Injunction blocking some TPS terminations is welcome

SILVER SPRING, Maryland—­The decision Oct. 3 by a California federal judge to block the cancellation of Temporary Protected Status for four countries is a welcome step toward protecting about 300,000 people who are facing loss of the status that has allowed them to stay in the United States.

“The court rightly pointed to problems with the administration’s decision-making process in terminating TPS, including possible constitutional violations,” said Jeanne Atkinson, executive director of the Catholic Legal Immigration Network, Inc.

In addition to the legal flaws with the administration’s actions, the judge made note of the Hobson’s choice with which TPS-holding families are contending.

“TPS holders facing cancellation of the program are weighing unthinkable decisions,” Atkinson said. “They are considering whether to bring their children back to countries where rampant violence; inadequate housing; crippled economies; insufficient food and clean water would put their lives at risk, or to break the family apart, leaving children behind without their parents as they return to unstable situations.”

Federal District Court Judge Edward M. Chen issued a preliminary injunction in Ramos v. Nielson blocking the administration’s orders terminating TPS for El Salvador, Haiti, Sudan and Nicaragua. TPS has allowed certain people from those countries to remain in the United States after their homelands were rendered dangerous or unstable due to natural disasters or conflicts. His restraining order did not cover the cancellation of TPS for Honduras and Nepal, or a similar program, Deferred Enforced Departure, for Liberians.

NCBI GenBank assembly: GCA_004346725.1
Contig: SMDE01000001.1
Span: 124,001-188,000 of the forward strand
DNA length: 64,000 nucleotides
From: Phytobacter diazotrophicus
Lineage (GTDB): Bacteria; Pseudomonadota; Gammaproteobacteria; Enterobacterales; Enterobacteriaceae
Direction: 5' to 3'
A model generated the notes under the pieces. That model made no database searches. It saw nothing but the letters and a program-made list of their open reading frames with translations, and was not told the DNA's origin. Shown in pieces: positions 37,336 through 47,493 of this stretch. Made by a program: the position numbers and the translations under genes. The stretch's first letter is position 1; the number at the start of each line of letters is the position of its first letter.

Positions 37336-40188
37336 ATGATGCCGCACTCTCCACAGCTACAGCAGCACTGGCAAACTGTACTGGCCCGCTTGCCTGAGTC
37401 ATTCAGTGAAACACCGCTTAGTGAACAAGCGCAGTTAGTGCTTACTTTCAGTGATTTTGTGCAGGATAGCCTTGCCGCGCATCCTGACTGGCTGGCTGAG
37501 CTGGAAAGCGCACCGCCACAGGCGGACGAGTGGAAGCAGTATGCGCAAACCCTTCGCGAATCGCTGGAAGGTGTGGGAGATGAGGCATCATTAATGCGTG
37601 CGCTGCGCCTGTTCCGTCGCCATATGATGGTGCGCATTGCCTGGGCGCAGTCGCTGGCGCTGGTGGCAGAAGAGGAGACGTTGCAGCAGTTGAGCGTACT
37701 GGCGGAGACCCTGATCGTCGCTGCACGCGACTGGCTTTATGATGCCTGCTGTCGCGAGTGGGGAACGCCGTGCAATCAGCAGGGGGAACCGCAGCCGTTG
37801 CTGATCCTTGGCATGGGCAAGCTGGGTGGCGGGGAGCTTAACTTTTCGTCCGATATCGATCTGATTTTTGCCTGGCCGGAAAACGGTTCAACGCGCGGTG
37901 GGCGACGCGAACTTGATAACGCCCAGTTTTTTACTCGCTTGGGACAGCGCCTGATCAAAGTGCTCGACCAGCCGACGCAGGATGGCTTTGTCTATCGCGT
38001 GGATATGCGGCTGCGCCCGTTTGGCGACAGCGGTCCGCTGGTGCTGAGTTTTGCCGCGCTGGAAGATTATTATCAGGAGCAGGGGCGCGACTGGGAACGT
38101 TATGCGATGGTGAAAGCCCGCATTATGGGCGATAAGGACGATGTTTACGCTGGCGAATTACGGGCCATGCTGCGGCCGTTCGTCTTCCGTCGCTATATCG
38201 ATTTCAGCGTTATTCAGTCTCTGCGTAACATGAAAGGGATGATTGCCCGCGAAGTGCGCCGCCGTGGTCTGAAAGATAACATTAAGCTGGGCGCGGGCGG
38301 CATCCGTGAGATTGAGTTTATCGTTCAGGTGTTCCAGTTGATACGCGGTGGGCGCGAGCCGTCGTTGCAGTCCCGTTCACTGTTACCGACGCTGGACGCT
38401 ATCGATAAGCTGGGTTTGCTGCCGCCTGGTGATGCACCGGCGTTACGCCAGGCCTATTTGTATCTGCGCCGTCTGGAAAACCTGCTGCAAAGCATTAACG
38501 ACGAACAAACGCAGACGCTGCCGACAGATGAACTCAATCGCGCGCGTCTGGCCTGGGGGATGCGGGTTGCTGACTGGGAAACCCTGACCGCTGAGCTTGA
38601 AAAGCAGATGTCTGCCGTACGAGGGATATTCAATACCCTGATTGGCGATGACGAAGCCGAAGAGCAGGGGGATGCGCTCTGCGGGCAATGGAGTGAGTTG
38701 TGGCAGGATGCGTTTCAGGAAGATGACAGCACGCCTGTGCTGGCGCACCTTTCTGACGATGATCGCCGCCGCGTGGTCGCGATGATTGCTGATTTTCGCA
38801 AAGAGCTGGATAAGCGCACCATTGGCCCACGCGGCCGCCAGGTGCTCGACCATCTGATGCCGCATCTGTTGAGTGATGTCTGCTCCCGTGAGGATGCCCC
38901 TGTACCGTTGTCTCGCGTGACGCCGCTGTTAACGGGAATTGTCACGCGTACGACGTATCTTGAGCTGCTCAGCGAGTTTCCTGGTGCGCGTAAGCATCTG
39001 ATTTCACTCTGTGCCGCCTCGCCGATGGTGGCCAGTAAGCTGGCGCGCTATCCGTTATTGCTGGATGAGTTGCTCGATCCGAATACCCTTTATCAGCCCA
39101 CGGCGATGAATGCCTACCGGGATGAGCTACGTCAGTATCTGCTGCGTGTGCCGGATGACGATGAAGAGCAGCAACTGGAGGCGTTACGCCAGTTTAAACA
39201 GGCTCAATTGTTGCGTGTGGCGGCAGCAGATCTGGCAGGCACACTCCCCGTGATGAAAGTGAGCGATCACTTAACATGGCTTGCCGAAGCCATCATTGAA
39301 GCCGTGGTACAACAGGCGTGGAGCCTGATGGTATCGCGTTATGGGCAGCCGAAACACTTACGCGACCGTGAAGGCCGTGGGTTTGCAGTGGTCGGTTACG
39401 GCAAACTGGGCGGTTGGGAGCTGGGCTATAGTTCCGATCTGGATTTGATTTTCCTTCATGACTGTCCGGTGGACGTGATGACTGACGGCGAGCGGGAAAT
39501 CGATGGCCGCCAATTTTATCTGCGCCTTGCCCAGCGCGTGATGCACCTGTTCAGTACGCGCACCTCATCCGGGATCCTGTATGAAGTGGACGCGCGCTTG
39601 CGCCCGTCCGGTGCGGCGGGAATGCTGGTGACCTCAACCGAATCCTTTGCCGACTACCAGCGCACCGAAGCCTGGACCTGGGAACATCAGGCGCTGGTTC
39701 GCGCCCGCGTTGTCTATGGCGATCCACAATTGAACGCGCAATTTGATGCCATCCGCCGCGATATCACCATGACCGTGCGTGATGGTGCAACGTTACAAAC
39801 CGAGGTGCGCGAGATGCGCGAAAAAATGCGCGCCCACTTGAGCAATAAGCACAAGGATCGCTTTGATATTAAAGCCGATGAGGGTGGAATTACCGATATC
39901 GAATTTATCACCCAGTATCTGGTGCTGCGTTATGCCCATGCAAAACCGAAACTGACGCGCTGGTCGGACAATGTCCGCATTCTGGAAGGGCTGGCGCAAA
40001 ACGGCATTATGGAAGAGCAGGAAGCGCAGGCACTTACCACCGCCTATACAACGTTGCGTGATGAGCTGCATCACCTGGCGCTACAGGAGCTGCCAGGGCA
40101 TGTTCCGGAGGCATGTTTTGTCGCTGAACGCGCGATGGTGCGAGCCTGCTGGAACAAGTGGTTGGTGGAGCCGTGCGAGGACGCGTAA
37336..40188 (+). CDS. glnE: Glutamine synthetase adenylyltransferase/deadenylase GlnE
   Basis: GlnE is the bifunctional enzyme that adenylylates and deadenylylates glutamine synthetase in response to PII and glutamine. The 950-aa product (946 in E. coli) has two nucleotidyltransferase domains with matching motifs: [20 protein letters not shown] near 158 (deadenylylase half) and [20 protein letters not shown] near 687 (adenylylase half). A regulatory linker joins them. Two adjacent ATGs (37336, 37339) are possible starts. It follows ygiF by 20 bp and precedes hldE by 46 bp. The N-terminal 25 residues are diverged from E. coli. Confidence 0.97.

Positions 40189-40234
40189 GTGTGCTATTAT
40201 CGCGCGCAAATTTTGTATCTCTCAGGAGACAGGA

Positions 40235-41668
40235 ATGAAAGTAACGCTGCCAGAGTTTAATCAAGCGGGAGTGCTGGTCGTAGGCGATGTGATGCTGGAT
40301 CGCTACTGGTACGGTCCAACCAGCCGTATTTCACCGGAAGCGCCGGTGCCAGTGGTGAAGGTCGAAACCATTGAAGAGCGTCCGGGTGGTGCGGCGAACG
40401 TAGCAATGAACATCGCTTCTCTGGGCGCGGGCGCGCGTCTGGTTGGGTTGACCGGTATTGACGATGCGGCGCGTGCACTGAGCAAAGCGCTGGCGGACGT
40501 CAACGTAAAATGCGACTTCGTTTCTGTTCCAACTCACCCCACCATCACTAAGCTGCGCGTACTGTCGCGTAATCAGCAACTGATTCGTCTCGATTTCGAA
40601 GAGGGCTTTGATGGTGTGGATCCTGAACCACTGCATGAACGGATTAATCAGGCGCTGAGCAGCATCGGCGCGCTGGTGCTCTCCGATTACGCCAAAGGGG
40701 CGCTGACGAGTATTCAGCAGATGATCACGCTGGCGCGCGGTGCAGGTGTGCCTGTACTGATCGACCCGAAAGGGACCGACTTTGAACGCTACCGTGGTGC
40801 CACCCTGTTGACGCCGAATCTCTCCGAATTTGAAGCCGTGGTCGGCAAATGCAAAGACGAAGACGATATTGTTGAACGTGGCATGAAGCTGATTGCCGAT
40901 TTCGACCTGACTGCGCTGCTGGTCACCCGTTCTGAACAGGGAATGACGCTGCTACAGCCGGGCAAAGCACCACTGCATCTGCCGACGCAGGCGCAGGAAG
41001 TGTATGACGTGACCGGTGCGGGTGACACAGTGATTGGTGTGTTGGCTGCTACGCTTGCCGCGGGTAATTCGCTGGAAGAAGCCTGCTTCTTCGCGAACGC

The administration must report back to the court within 15 days on steps it has taken to comply with Chen's ruling. He scheduled a case management conference for Oct. 26. TPS for Sudan, which affects about 1,000 people, is set to terminate Nov. 2. The termination dates for Nicaragua, Haiti and El Salvador are in 2019.

CLINIC joins with other advocates for people with TPS in urging Congress to enact legislation that will permanently protect TPS holders and their families.

For further information about TPS see CLINIC’s extensive resources or contact our communications department, 301-565-4830, or pzapor@cliniclegal.org.